SpaceX has been garnering all the headlines when it comes to satellite constellations. Their Starlink system will eventually have thousands of tiny satellites working together to provide internet access, though only 242 of them have been deployed so far. But now another company is getting on the action: OneWeb.

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An Upcoming Mission is Going to Assemble and Manufacture a Communications Antenna and Beam in Space

It has been suggested that if humanity wants to truly embark on a renewed era of space exploration, one of the key ingredients is the ability to manufacture structures in space. By assembling everything from satellites to spacecraft in orbit, we would eliminate the most costly aspect of going to space. This, simply put, is the sheer expense of escaping Earth’s gravity well, which requires heavy launch vehicles and LOTS of fuel!

This is the idea behind the Space Infrastructure Dexterous Robot (SPIDER), a technology-demonstrator that will be going to space as part of NASA’s Restore-L spacecraft, which is designed to service and refuel a satellite in low-Earth orbit. Once deployed, the SPIDER will assemble a communications antenna and composite beam to demonstrate that space-based construction is possible.

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There’s a 1 in 20 Chance That Two Dead Satellites Might Crash Tonight (Update: No Collision)

Update. It looks like we didn’t roll a 1 on the d20, and the satellites passed each other without an impact. But this will probably become a more common occurrence as the skies get more crowded.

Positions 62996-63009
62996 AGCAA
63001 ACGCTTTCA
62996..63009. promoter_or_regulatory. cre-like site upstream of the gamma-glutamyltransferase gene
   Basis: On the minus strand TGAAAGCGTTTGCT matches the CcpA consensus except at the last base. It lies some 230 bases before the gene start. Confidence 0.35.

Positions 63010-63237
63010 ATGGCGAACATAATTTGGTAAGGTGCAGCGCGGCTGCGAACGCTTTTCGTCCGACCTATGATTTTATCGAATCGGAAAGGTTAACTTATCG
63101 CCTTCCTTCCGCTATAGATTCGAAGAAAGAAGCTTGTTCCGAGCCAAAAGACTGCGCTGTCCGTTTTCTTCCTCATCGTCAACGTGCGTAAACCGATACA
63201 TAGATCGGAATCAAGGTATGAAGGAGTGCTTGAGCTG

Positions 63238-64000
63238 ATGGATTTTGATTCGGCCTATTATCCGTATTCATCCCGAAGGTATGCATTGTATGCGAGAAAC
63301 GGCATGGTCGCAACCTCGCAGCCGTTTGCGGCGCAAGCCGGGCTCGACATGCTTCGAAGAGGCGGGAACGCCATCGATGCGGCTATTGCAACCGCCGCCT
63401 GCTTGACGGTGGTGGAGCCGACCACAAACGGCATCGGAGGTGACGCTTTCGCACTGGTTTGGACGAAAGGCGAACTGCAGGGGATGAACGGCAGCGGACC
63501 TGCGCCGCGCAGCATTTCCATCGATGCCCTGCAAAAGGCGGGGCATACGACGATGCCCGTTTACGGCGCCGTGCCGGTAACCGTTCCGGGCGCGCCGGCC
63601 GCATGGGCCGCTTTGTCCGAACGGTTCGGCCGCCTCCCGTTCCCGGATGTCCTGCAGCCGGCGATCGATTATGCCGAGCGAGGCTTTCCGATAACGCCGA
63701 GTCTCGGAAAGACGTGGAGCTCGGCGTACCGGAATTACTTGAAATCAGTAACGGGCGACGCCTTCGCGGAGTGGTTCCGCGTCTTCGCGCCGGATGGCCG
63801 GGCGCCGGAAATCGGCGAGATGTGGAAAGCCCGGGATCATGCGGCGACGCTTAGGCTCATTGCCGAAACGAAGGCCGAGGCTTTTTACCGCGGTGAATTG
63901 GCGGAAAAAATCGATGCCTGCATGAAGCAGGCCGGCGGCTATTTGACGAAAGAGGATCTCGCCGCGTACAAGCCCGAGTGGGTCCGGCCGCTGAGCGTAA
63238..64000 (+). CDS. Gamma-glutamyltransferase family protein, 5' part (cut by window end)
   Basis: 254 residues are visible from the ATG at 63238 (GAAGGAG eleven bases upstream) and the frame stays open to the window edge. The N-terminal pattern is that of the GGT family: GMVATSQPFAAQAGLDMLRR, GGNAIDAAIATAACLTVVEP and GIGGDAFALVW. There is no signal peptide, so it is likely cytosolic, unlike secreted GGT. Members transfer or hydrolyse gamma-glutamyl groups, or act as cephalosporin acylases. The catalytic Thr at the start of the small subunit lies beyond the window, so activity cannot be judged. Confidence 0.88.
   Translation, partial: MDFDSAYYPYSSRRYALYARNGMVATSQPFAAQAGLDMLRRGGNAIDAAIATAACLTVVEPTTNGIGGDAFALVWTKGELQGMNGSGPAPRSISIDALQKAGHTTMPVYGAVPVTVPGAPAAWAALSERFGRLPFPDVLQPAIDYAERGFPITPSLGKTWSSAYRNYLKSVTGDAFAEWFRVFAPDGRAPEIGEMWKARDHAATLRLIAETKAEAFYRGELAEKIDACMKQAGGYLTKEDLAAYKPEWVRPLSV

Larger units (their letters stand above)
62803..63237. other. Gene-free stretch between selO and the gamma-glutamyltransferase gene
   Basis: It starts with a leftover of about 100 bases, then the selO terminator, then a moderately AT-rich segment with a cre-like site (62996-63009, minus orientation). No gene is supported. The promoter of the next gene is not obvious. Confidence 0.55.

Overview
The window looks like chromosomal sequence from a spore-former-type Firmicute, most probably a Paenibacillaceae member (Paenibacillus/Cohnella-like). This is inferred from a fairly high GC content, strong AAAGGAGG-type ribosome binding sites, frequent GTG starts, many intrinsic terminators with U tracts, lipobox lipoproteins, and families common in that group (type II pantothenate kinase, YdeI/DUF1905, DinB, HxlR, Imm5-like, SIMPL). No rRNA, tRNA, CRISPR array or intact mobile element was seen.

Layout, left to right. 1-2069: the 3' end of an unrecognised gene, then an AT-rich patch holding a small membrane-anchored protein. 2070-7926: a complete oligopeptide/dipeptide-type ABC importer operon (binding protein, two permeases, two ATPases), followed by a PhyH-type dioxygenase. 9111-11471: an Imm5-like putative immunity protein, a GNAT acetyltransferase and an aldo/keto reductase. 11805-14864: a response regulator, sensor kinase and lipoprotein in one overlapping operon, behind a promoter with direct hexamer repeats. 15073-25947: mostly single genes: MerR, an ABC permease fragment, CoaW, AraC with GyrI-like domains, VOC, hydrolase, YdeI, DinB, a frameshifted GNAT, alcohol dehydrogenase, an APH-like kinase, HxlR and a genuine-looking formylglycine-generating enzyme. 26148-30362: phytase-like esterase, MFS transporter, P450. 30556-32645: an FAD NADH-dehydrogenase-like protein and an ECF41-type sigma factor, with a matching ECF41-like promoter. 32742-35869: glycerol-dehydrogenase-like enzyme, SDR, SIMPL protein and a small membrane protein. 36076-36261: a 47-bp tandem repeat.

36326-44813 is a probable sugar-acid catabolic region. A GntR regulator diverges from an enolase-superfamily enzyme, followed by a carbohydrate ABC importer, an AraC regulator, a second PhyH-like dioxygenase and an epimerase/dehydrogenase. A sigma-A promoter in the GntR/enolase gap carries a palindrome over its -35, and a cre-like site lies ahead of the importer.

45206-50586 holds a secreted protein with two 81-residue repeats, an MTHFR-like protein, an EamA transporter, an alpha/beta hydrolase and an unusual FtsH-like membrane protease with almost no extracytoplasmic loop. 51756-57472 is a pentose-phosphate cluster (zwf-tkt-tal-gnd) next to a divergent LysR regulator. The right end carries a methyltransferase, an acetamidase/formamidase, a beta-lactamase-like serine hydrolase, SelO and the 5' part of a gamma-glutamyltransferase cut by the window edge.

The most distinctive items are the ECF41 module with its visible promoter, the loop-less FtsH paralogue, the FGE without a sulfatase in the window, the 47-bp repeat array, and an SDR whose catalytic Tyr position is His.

Over sixty years of space exploration have left their mark in Low Earth Orbit (LEO), where thousands of objects create the risk of collisions. These objects include the spent first stages of rockets, fragments of broken-up spacecraft, and satellites that are no longer operational. As Donald Kessler predicted, the growing presence of “space junk” could result in regular collisions, leading to a cascading effect (aka. Kessler Syndrome).

This evening – on Wednesday, Jan. 29th – such a collision might take place. These satellites are the Infrared Astronomical Satellite (IRAS), an old space telescope launched by NASA, the Netherlands, and the UK; and the GGSE-4 gravitational experiment launched by the US Air Force. These two satellites run the risk of colliding when their orbits cross paths at 06:40 p.m. EST (03:40 p.m. PST) about 900 km (560 mi) above Pittsburgh, Pennsylvania.

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A Cubesat Deployed a De-Orbiting Tether and Now it’s Losing Altitude 24 Times Faster than Before

A company called Tethers Unlimited has deployed its de-orbiting tether in a successful test on the Prox-1 satellite. The satellite is one of four that are carrying the device, called the Terminator Tape. Rather than stay in space for years or decades, and add to the growing problem of space debris, Prox-1 is using its Terminator Tape to slowly lower its orbit.